A French journalist arrested last month in Afghanistan was released Saturday and handed over to French diplomats along the Pakistani border.
Michel Peyrard, who had entered the country illegally and disguised himself as an Afghan woman, appeared relaxed and was smiling when he crossed the border after sundown.
"I was not tortured," he told reporters. "They were treating me fairly and they gave me food. They questioned me about my profession. This morning they told me 'you are going home."'
Peyrard's two Pakistani companions — Mohammad Arfan and Mukrram Khan — were also expected to be released but at the last minute were ordered back to the Afghan city of Jalalabad, the French reporter said. A Taliban official who accompanied Peyrard to the border said the two Pakistanis would be released Sunday.
Peyrard told reporters he was held with a jailed Japanese photojournalist, Daigen Yanagida of Tokyo, who he said was doing "perfectly well."
Peyrard, who works for Paris Match magazine, was arrested Oct. 9 in Nangarhar province in eastern Afghanistan dressed in the head-to-toe burqa worn by women. He wanted to report on the U.S. airstrikes, which had begun two days earlier.
Taliban authorities had threatened to try him as a spy.
Peyrard said the Taliban assumed he was a spy because he was carrying a satellite telephone. He said the first day of detention was "quite tough" but that conditions later improved, and he was allowed to go to the market with armed escorts.
The Taliban judiciary follows a unique legal system based on Islamic Sharia law. The system does not include such institutionalized forms as arraignment, indictment and other procedures traditional under Western law.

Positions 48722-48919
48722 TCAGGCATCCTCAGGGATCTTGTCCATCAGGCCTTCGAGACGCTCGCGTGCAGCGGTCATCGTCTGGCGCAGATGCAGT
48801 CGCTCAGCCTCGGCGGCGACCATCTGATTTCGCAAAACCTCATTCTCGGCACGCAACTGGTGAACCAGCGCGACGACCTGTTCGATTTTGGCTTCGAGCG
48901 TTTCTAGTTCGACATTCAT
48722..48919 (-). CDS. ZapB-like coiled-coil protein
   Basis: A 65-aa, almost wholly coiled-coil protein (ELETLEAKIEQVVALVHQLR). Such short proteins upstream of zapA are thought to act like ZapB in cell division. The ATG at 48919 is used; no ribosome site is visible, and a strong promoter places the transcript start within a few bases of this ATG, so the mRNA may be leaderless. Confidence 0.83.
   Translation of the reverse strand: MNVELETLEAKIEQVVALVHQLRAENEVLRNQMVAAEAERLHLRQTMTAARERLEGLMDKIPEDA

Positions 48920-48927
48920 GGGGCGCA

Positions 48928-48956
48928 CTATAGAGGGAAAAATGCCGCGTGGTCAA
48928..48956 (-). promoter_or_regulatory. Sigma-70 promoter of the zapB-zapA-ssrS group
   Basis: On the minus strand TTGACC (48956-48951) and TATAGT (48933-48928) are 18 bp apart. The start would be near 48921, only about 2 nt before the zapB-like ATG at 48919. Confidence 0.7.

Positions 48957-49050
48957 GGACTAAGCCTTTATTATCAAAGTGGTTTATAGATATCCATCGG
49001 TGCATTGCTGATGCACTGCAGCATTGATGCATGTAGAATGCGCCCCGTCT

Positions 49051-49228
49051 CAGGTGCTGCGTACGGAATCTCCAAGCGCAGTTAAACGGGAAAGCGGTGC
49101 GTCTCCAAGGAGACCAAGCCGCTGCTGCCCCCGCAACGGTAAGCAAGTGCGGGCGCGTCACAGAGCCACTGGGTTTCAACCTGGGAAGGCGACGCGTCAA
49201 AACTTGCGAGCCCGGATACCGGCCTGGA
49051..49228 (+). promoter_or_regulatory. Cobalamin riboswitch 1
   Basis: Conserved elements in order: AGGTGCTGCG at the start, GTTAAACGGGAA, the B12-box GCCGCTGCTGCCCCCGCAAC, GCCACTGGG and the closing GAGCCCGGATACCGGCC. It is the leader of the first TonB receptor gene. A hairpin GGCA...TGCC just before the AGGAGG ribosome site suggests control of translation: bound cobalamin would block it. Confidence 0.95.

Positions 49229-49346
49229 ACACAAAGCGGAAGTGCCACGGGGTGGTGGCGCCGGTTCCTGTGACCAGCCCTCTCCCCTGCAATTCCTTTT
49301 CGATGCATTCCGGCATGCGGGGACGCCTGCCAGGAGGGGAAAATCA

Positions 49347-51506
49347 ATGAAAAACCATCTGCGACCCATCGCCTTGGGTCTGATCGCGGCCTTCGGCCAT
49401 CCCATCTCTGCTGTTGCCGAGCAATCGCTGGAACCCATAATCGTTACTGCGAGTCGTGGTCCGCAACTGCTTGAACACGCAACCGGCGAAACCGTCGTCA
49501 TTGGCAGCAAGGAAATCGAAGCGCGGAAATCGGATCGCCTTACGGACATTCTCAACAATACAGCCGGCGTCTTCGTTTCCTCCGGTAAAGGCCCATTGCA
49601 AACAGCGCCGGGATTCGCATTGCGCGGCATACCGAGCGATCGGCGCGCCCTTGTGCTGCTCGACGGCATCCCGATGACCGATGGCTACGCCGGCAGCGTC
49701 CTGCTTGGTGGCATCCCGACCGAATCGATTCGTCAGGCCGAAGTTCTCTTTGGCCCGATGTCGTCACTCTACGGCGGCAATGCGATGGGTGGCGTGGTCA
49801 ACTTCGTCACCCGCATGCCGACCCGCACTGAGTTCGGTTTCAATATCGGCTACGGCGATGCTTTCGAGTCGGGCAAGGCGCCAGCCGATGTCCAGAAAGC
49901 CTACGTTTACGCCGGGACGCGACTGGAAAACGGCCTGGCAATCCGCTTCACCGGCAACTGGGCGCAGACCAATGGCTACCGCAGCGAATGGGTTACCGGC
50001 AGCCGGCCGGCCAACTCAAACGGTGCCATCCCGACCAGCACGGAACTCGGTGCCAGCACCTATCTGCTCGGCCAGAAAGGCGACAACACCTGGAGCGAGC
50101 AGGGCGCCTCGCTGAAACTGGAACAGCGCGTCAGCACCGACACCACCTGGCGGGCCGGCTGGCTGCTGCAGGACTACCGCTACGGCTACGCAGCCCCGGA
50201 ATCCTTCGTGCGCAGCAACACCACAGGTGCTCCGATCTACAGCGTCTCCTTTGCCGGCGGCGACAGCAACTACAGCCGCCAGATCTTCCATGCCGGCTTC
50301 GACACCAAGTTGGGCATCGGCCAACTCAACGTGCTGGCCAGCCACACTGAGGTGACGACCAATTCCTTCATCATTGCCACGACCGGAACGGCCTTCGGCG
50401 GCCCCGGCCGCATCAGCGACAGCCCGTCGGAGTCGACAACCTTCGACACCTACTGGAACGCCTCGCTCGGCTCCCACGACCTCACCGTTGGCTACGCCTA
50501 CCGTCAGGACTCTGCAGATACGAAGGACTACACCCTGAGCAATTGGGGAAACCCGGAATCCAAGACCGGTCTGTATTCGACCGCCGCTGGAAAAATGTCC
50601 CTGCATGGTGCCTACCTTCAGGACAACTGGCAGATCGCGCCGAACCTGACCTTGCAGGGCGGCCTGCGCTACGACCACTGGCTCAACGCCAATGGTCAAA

Reports of suspects being charged with specific offenses are often simply verbal allegations which may be altered at any time.
There were similar statements about espionage charges pending against British journalist Yvonne Ridley when she was arrested in Afghanistan last month. She was eventually released without any trial after 10 days.
Another French journalist, 33-year-old Aziz Zemouri of the weekly Le Figaro Magazine, was arrested in Afghanistan by the Taliban last month and handed over to Pakistani authorities after five days.
In Paris, President Jacques Chirac hailed Peyrard's release, saying "this liberation marks the importance attached to the full respect of the freedom of the press."
French Culture Minister Catherine Tasca expressed satisfaction that efforts to free Peyrard had succeeded, "after weeks of worry."
Paris Match's executive editor, Alain Genestar, told France-Info radio that numerous people and elements were involved in the process of liberating Peyrard. Those he cited included French diplomats and Abdul Salam Zaeef, the Taliban ambassador in Pakistan.
A Paris Match official had quickly taken Peyrard's portfolio to show the Taliban, and Paris-Match had a cover story on Peyrard "not to make him into a hero, nor a martyr or a hostage" but "to very quickly affirm his status as a journalist," Genestar said.